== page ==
SBCT tugs at the heart with “Diary of Anne Frank”

Young girl’s words have a lesson for all of us


The story of Anne Frank is heavy. It is simply heart wrenching. It is a brutal reminder of how vicious people can be.

South Baldwin Community Theatre Director Jan Vest said there is so much more to the legacy the little girl left behind.

“The Diary of Anne Frank” is the true story of a young girl who hid with her family from the Nazis, and was eventually discovered and sent to a concentration camp where she perished. Its narrative is pulled directly from the handwritten diaries that Anne left behind.

Vest said it is in her words that we find hope, love and a little bit of peace.

I’m almost 70 years old so when you’ve lived a long life and you’ve experienced all that life has to bring to you it forms your perspectives.

“What’s unique about Anne Frank is that even though she hasn’t lived a long life she matures very quickly and takes on this positive, aspirational attitude because of the good life she had before the war started,” Vest said.

“That contrast between the love of family, the love of friends and facing one’s own mortality – it makes those moments that you have with your loved ones and your friends so much more meaningful and so much more poignant and emotional in terms of the positive experience.”

Vest said Anne left a lesson behind for all of us.

“It’s such an important message about humanity and also about the life of a young girl that is cut short and the lessons she can teach all of us with her aspirations and the way she responds to such terrible circumstances,” Vest said.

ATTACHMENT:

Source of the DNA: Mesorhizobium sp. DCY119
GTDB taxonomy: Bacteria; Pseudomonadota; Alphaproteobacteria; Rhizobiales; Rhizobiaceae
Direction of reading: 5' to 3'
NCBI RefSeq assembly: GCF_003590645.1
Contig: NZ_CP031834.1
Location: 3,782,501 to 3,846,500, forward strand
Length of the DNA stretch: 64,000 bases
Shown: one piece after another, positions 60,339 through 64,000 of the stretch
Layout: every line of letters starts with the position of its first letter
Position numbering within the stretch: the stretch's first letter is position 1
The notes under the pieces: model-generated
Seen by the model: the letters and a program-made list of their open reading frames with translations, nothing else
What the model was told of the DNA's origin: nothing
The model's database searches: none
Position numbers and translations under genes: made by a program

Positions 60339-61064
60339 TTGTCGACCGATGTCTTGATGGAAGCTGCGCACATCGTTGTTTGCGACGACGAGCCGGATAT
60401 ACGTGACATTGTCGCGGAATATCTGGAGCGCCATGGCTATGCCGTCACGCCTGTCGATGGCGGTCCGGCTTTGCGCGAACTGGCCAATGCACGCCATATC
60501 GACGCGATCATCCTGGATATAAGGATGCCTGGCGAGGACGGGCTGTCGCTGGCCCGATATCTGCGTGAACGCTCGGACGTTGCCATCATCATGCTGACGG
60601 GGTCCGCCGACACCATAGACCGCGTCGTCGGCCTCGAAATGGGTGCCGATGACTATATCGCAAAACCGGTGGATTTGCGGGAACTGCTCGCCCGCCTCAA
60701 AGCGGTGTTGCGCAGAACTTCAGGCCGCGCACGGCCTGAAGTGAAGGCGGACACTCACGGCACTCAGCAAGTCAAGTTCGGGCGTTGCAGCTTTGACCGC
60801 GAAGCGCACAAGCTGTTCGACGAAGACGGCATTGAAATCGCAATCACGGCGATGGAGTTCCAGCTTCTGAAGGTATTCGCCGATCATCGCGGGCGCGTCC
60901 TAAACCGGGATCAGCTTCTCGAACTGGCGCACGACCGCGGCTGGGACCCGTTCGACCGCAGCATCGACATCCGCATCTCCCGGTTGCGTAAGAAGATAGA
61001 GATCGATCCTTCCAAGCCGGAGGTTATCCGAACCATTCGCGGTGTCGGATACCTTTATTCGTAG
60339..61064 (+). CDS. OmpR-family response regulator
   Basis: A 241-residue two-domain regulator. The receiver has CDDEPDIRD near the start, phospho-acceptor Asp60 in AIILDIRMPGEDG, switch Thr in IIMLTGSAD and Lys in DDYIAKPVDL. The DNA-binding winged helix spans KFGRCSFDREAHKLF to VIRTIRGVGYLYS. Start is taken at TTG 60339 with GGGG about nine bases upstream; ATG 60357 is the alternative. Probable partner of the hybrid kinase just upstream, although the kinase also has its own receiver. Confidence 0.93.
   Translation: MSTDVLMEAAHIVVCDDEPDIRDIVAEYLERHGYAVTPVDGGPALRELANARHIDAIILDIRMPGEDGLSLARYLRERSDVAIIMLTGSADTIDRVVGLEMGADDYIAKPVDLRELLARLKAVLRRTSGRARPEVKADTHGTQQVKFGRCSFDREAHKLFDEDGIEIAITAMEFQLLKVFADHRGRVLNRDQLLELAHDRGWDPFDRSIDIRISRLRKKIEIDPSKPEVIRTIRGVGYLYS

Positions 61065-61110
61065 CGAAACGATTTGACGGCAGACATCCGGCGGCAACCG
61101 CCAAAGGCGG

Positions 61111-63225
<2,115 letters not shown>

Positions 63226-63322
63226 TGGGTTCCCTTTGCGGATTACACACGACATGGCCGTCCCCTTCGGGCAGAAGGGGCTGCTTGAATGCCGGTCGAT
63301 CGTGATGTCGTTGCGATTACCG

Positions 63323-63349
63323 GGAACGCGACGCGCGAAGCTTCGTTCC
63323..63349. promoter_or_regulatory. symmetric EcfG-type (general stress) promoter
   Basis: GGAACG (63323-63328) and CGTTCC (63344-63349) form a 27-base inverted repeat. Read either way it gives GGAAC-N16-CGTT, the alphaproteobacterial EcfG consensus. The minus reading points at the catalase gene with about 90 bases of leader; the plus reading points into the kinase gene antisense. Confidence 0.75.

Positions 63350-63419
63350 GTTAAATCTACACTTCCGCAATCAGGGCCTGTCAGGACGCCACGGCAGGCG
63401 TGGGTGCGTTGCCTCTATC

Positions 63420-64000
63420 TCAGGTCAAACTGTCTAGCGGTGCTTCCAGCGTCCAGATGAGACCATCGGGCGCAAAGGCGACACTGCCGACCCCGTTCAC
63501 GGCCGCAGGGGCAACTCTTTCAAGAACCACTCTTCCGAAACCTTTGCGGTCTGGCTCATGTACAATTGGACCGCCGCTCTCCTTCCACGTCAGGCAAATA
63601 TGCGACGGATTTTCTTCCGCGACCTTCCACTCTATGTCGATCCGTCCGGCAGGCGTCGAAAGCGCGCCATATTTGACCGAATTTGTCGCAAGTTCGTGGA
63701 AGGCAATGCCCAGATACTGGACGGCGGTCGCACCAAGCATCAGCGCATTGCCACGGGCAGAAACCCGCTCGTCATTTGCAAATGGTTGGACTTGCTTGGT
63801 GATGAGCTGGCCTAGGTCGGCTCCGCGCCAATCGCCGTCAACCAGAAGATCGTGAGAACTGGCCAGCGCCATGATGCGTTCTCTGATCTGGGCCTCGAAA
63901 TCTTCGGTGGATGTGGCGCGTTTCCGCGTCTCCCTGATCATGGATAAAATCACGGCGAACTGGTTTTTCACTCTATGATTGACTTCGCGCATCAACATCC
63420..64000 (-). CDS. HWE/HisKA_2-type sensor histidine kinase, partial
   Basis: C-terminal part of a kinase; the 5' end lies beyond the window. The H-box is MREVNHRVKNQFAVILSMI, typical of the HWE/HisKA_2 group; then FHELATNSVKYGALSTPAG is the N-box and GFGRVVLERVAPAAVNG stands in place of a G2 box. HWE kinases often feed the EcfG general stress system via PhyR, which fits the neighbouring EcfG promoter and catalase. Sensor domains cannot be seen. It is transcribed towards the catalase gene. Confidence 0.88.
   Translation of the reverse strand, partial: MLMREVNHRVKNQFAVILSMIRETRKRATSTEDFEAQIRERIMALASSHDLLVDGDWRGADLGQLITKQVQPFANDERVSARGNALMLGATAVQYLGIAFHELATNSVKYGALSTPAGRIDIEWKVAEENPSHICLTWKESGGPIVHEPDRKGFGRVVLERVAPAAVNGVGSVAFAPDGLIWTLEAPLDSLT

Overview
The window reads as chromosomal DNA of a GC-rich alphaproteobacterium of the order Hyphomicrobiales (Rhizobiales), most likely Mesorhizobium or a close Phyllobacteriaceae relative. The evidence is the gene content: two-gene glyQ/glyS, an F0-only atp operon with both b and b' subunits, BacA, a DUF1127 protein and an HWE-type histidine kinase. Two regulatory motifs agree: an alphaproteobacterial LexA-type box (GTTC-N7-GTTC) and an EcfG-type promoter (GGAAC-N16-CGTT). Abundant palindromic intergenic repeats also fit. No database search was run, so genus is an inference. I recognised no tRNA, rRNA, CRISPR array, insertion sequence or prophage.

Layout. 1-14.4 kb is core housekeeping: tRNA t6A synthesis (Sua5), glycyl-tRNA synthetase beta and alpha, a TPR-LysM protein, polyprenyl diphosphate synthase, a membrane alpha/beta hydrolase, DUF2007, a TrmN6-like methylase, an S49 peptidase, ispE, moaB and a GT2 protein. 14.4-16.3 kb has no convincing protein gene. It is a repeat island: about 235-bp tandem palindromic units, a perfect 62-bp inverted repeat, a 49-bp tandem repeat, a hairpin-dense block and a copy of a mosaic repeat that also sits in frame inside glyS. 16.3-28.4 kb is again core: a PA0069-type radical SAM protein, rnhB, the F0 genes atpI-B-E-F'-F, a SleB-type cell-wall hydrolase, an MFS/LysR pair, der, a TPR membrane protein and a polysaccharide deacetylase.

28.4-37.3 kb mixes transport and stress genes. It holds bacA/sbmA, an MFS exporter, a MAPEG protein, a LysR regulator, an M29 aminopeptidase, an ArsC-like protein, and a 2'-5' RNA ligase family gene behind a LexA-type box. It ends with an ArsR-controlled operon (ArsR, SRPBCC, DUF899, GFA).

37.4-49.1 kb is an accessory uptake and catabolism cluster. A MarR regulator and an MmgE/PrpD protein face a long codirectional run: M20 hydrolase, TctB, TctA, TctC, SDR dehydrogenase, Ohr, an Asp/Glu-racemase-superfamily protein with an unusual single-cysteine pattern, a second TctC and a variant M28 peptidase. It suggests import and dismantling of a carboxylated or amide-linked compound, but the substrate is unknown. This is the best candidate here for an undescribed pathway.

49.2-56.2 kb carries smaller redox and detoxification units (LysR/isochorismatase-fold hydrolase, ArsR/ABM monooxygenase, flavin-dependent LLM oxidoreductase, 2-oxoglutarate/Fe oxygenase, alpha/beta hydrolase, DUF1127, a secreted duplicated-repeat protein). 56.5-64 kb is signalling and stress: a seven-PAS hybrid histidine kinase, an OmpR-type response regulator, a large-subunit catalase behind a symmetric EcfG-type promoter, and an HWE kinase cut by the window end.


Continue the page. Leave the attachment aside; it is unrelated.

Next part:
The exceptional and experienced cast that delivers her powerful words is led by Mackenzie Mayo as Anne Frank. Rounding out the cast are Deborah Hawkins (Edith Frank), Ruth Mayo (Margot Frank), Andy Burgess (Mr. Van Daan), Bill Swanson (Mr. Kramer), Isabella Cosby (Miep), Robert W. Gardner (Otto Frank), Larkin West (Peter Van Daan,) Paula Dumas (Mrs. Van Daan) and Dennis Bohac (Jan Dussel).

“Diary of Anne Frank” opened in 1955 and won nearly every award a stage production could nab including the Pulitzer Prize in 1956. Vest said the production’s experienced cast delivers an experience that will linger with theatre-goers long after the curtain drops.

“It has all the elements of good theatre good drama,” Vest said. “There is some comedy and light heartedness and a lot of good positive emotions as well as the tragedy of what happened to the Frank family.”